The energy supplies for the United States and Europe are at risk, thanks to increasing complications attributed to climate change. In an ironic twist of fate, the rising water temperatures and reduced river flow caused by global warming is lowering the energy output of thermoelectric power plants, such as coal-fired power plants, that require constant supplies of water for cooling purposes. In other words, the problem that some of these power plants help create is now impacting their ability to perform.
Climate change causing blackouts
Extreme drops in power generation, blackouts and full or partial shutdowns of thermoelectric power plants are expected to triple over the next 50 years, according to a report in Nature Climate Change. Reduced flow in rivers and ever increasing water temperatures decrease the cooling capabilities that nuclear and coal-fired power plants have come to rely on. While this study shines a light on the needs for better water conservation methods, it also points out how significant of a weakness thermal cooling is for our existing power grid.
The co-author of the study, Dennis Lettenmaier, a University of Washington professor of civil and environmental engineering, said “this study suggests that our reliance on thermal cooling is something that we're going to have to revisit.”
In the summer of 2011, the Browns Ferry Nuclear Plant in Alabama had to go offline on more than one occasion because the Tennessee River water was just too hot to provide any cooling capabilities. The study finds this was not an isolated event, in fact the findings predict that energy efficiency or power production in the U.S. will decrease 4 percent to 16 percent and even higher in Europe due to a reduction in cooling water between 2031 and 2060.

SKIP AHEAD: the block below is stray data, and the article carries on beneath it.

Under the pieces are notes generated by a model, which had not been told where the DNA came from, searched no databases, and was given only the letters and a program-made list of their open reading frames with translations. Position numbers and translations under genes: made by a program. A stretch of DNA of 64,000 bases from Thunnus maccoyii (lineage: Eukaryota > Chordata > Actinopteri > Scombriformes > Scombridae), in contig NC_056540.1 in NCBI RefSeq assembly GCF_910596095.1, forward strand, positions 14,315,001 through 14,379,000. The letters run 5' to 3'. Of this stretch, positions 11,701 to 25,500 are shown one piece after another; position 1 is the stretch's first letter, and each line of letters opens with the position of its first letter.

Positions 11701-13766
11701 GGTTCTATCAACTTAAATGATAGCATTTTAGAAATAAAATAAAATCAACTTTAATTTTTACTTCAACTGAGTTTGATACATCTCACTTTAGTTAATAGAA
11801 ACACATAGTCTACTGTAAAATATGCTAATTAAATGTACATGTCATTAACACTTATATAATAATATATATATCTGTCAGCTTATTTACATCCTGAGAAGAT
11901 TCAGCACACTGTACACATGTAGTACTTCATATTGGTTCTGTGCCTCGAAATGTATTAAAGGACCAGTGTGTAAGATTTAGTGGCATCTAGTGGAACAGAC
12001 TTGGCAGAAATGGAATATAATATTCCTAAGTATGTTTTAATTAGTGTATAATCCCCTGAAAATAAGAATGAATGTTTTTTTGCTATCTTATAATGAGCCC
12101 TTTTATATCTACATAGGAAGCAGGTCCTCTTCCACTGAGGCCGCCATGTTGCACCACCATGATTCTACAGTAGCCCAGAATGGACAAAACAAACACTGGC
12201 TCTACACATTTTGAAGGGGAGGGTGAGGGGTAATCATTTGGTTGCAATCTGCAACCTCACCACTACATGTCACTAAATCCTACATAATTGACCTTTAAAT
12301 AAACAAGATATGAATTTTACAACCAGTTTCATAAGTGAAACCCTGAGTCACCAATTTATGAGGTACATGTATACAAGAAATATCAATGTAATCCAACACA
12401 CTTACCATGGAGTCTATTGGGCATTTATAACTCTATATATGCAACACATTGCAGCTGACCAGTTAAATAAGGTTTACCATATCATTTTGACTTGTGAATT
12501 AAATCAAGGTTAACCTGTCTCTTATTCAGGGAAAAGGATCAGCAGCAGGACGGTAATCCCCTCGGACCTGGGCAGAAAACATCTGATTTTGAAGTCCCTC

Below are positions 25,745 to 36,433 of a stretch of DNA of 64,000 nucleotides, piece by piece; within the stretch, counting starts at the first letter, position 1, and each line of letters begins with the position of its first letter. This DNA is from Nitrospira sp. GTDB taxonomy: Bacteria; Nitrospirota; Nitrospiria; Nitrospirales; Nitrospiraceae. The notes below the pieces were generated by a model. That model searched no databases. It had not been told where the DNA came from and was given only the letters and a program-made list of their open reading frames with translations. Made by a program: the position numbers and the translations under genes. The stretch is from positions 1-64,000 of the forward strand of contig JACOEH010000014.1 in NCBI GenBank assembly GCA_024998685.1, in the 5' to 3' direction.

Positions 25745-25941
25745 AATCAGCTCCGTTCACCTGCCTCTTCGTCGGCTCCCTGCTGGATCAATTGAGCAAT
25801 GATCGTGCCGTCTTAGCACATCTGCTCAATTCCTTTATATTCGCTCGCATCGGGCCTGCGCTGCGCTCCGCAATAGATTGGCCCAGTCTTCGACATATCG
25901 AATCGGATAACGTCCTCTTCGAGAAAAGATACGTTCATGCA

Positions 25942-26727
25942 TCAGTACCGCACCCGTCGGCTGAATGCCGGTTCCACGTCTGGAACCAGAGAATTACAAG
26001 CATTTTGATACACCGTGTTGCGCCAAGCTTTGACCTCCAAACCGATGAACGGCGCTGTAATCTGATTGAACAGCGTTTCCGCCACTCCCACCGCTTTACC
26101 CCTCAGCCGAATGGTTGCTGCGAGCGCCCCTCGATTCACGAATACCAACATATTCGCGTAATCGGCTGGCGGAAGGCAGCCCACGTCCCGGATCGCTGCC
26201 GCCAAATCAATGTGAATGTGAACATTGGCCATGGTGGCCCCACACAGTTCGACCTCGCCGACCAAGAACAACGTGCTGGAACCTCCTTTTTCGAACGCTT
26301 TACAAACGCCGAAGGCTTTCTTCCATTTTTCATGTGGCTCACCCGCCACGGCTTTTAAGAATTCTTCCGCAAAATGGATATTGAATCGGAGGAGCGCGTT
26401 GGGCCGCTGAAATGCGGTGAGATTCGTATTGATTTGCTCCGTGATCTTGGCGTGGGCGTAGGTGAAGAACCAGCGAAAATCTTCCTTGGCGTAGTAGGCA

The double whammy for dirty power
Reduction in available energy production is not the only problem we face as the first author of the study pointed out. "Higher electricity prices and disruption to supply are significant concerns for the energy sector and consumers, but another growing concern is the environmental impact of increasing water temperatures on river ecosystems, affecting, for example, life cycles of aquatic organisms," said Michelle van Vliet, a doctoral student at the Wageningen University and Research Centre in the Netherlands.
While most of the water used in the cooling process is recycled, it is discharged at higher temperatures causing downstream thermal pollution. This coupled with regulations on how much water can be used and at what temperatures it can be released will likely cause conflicts between energy production and environmental protections.
Renewable energy and natural gas can help
An obvious solution to the problem is to embrace a renewable energy initiative aimed at reducing some of the burden our power grid is faced with. Most forms of renewable energy have no carbon footprint, which in turn will help curb the global warming trend and remove the dependence on water for cooling.
While renewable energy is a preferred method for those looking to attain a more sustainable living, the study did indicate some alternatives that could help curb the problem in more traditional ways. An example was to relocate some of these nuclear or coal fired plants near salt water supplies, to lower the dependence on the ever valuable freshwater. Additionally, using gas-powered plants could prove to be more efficient than nuclear or fossil fueled plants which also use less water.
The problem is clear; our energy production methods are based on outdated technologies which are inefficient and dirty. This research coupled with actionable plans can create a new influx of energy efficiency jobs that both the U.S. and Europe desperately need. The question is, what will it take for the population at large to decide it is time to change?